Heartbreaking moment a mother giraffe accidentally k.i.l.l.s her newborn calf with a l.e.t.h.a.l k.i.c.k while trying to see off a.t.t.a.c.k by hungry lioness

South Africa

A mother giraffe accidentally b.r.o.k.e her newborn calf’s neck with a f.a.t.a.l misguided k.i.c.k after attempting to f.i.g.h.t off a s.a.v.a.g.e a.t.t.a.c.k from a hungry lioness.

The b.r.u.t.a.l encounter shows a frantic mother wildly k.i.c.k.i.n.g out at the d.e.a.d.l.y lion but t.r.a.g.i.c.a.l.l.y s.t.r.i.k.i.n.g her own child in the melee rather than the predator in Kenya.

Aware that the b.l.o.w was l.e.t.h.a.l, and that the hours-old calf had no chance of surviving, the lion strategically retreated to a safe distance before waiting for the baby’s inevitable d.e.a.t.h to occur.

A mother giraffe accidentally broke her newborn calf's neck with a fatal misguided kick after attempting to fight off a savage attack from a hungry lioness

A mother giraffe accidentally b.r.o.k.e her newborn calf’s neck with a f.a.t.a.l. misguided k.i.c.k after attempting to f.i.g.h.t off a s.a.v.a.g.e a.t.t.a.c.k from a hungry lioness

The brutal encounter shows a frantic mother wildly kicking out at the deadly lion but tragically striking her own child

The b.r.u.t.a.l encounter shows a frantic mother wildly k.i.c.k.i.n.g out at the d.e.a.d.l.y lion but t.r.a.g.i.c.a.l.l.y s.t.r.i.k.i.n.g her own child

As her calf lay dying, the distraught giraffe frantically tries to revive her baby before mournfully traipsing away, circling back to look at her lost child every few meters.

The distressing encounter was captured by South African wildlife photographer, Mike Dexter, 33.

He had spent hours tracking the proud mother and her newborn take its first fumbling steps across the Maasai Mara, Kenya.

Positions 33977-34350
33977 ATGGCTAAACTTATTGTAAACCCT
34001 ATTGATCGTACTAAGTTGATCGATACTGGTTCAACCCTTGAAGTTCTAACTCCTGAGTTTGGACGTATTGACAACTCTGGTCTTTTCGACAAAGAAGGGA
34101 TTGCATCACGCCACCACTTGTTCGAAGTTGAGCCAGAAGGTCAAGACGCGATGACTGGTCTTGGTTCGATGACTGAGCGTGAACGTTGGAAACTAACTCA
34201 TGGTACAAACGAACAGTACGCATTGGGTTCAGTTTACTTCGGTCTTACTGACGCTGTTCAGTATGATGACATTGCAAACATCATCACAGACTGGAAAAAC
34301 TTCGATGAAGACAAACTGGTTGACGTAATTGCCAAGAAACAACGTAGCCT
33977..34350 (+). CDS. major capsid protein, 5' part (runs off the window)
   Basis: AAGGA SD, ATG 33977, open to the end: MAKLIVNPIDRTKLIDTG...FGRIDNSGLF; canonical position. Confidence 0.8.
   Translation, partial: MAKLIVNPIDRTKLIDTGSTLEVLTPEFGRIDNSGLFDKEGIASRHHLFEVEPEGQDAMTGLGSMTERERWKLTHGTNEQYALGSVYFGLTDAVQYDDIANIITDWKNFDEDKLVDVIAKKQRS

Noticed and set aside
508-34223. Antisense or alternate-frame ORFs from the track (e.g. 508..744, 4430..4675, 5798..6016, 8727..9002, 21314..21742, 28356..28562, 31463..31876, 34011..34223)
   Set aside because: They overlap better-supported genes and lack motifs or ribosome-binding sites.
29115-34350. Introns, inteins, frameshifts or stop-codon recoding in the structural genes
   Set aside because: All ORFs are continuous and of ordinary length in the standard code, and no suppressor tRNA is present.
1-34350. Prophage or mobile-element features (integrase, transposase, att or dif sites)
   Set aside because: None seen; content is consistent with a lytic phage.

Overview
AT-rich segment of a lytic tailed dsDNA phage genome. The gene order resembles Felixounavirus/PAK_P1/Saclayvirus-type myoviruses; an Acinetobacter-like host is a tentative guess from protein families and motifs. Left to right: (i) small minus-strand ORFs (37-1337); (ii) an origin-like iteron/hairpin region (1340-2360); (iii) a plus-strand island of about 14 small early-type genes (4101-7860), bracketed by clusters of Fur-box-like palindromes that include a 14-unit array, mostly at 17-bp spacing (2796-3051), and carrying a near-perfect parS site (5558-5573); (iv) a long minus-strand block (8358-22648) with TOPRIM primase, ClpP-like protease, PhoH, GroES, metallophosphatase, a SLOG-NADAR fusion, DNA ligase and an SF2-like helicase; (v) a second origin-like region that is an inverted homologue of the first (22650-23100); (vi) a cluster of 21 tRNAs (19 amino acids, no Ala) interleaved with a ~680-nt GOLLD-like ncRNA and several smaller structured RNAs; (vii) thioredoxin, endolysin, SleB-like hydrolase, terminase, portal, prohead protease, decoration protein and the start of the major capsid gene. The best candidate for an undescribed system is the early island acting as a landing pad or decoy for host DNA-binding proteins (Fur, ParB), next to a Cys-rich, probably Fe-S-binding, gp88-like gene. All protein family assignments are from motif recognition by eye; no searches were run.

The acclaimed photographer, who also acts as a safari guide, was taken aback by the traumatic sighting of nature at its most unforgiving.

Mike Dexter, 33, had spent hours tracking the proud mother and her newborn take its first fumbling steps

Mike Dexter, 33, had spent hours tracking the proud mother and her newborn takes its first fumbling steps

Dexter says: 'We had been following the two giraffes for some time as they made their way across the plains, the calf was just a few hours old so they were moving slowly, not much going on'

Dexter says: ‘We had been following the two giraffes for some time as they made their way across the plains, the calf was just a few hours old so they were moving slowly, not much going on

A lioness approaches the pair as the mother tries to shield the young calf from the predator as Dexter watches on primed with his camera

A lioness approaches the pair as the mother tries to shield the young calf from the predator as Dexter watches on primed with his camera

The lioness narrows in on the baby giraffe as its mother looks on protectively before the violent scenes unfold

The lioness narrows in on the baby giraffe as its mother looks on protectively before the violent scenes unfold